How to Apply: Mail an application to the South Dakota Bankers Association along with your college transcripts and two letters of recommendation. Applications are due in early March.
Summary: Top performers in high school get rewarded with $6,500 over four years toward college.
Eligibility: South Dakota residents who nabbed a 24 on the ACT and took home a 3.0 cumulative GPA during high school should apply if they’re set to enroll as a full-time student at a participating school.
How to Apply: Mail an Initial Eligibility Application Form to your chosen college along with transcripts and a copy of your ACT score. You must maintain a 3.0 in college to keep your funding.
Summary: Agree to see patients with Medicaid or take part in the Dakota Smiles Mobile Dental Program for children, and have $40,000 to $100,000 in student loans wiped clean.
Eligibility: South Dakota-based dentists with student loans are eligible, provided they have no conflicting service obligations. Candidates are chosen based on the strength of their applications, with applicants who practice in critical need areas getting an edge.
How to Apply: Mail an application to Delta Dental of South Dakota Foundation along with loan documents, personal essays, dental school transcripts and two letters of recommendation. Shoot for one of three application deadlines: May 1st, September 1st or November 1st.
Summary: The six public state universities make specific programs available at three university centers in South Dakota, which provide hybrid in-person and online instruction. The price tag for this instruction is 50% less for military members.
Eligibility: To receive reduced tuition, students must be in the military and be enrolling in an undergraduate program.
How to Apply: Complete an application and submit it along with proof of military service to the state university you enroll in.
Summary: Those who defend and protect South Dakotans as National Guardsmen earn plenty of respect alongside some cool benefits. One of them is 50% off undergraduate or graduate tuition at a state-run university.
Eligibility: Members of a South Dakota National Guard unit who have completed basic training qualify, as long as they remain in their unit while attending college.
How to Apply: After you’ve been accepted to a program, contact the South Dakota Army National Guard Education Service Office to start the reduced tuition application process. It will involve submitting South Dakota National Guard Form 56.
Summary: A 100% tuition waiver is available to children with a parent who died in combat.
Eligibility: The deceased parent must have resided in South Dakota for at least half a year before being called into active service. The child must be under 25 and headed to a state public university or technical institute. Under a separate but similar program (with the same application), children under 25 and spouses of National Guardsmen who died or were disabled because of duty also qualify for a tuition waiver, as do children and spouses of prisoners of war and soldiers missing in action.
How to Apply: Mail the Veteran’s Dependents or Survivors Application for Free Tuition to the South Dakota Department of Veterans Affairs for verification. When you get it back, bring it to your school’s registrar to receive the tuition waiver.
Summary: Although the federal government provides scholarships for ROTC members, the state has its own program for when federal funding is unavailable. The program allows upperclassmen with the rank of senior ROTC cadet to receive a 50% reduction in tuition for their final four semesters.
Eligibility: South Dakota residents attending one of the five South Dakota schools with an ROTC program are eligible.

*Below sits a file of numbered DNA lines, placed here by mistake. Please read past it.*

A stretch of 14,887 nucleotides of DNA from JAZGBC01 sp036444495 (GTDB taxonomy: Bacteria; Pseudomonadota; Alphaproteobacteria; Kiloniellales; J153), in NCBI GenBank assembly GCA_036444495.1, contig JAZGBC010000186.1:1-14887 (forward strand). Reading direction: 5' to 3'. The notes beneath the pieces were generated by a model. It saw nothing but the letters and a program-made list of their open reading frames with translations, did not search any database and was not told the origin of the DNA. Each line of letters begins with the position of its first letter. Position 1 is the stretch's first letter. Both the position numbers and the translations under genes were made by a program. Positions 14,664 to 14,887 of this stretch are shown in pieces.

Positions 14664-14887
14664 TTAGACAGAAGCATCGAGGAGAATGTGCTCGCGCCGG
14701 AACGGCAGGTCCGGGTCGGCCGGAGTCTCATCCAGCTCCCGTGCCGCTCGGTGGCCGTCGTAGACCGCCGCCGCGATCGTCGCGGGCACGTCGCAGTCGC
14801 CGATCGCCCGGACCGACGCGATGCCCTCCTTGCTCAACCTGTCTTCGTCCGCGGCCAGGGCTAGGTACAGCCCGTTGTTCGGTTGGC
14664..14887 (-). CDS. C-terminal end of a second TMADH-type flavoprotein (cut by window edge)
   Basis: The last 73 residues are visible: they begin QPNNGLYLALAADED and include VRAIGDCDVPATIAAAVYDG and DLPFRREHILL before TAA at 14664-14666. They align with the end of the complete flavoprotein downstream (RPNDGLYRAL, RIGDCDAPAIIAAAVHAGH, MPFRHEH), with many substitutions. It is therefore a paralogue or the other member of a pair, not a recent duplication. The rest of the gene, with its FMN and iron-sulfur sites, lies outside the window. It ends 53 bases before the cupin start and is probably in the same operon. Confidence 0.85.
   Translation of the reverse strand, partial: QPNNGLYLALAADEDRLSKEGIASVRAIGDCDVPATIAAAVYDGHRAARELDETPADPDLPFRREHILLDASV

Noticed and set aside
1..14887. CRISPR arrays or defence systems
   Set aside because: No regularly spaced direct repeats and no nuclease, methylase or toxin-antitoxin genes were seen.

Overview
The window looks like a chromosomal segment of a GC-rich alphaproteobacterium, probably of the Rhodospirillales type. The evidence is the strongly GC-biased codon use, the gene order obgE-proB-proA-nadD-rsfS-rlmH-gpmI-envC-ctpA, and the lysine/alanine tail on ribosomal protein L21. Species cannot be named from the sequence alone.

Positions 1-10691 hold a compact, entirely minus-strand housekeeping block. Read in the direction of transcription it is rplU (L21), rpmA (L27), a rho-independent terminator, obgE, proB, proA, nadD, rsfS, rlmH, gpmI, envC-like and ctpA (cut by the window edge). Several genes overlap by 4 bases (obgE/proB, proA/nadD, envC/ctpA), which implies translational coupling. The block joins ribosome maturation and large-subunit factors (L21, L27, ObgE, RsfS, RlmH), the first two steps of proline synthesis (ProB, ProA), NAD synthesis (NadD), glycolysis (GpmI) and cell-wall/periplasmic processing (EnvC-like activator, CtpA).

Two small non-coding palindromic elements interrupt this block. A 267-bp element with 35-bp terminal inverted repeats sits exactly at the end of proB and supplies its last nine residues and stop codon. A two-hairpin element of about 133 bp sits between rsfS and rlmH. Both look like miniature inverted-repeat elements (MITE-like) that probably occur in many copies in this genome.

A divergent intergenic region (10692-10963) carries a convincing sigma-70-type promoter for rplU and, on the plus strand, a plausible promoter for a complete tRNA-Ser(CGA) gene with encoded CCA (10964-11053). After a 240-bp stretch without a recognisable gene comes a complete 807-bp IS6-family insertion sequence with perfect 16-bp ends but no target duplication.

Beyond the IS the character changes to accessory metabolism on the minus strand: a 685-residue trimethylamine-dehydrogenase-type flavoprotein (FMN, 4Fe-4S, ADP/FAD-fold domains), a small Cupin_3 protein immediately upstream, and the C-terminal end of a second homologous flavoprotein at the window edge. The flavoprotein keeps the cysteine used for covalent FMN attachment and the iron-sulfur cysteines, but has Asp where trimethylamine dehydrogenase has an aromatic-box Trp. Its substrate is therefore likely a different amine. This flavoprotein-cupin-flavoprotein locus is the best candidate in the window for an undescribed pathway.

How to Apply: Contact your university’s ROTC representative to get application instructions.
Summary: Full waivers are up for grabs for veterans headed to state schools, and partial ones for those going to a university center or enrolling online.
Eligibility: The veteran must be an honorably discharged South Dakota resident who served in qualifying combat.
How to Apply: Fill out the Veterans Application for Free Tuition at State-Supported Schools, and submit it along with a DD-214 to the South Dakota Department of Veterans Affairs.
Summary: Children of those who died protecting South Dakotans from fire, violence and health emergencies get free undergraduate tuition at the state’s public universities.
Eligibility: Children must have been under 21 when their parent died, and the death must have been due to the parent’s occupation.
How to Apply: Upon being admitted to a program, submit a short form to the registrar’s office with a copy of the death certificate.
Summary: High school upperclassmen can take state university classes for less than $50 a credit.
Eligibility: The Board of Regents uses a basic formula to determine eligibility, with three factors considered: GPA, class rank and ACT score.
How to Apply: Submit an application between April and August. You must also register for an eligible course.
Summary: South Dakota teachers who need undergraduate or graduate coursework to renew their certification or maintain employment can get 50% off tuition at any of the five state schools with education programs.
Eligibility: Certified teachers with a signed contract in South Dakota are eligible for a cheaper tuition bill, provided they keep a 3.0.
How to Apply: Complete an application and get it signed by the school superintendent before submitting it to the college’s registrar. This should happen before class registration. Reapply each semester.
Summary: Graduate students who’d prefer to pay in-state tuition have six public universities in South Dakota to choose from, but with WRGP they can expand their choice to 60 schools across the western United States.
Eligibility: To qualify for resident tuition, students must be legal residents of a state in the Western Interstate Commission for Higher Education (WICHE) who have won a place in a qualifying program.
How to Apply: Enroll in an eligible program, and clarify that you’re requesting the WRGP rate.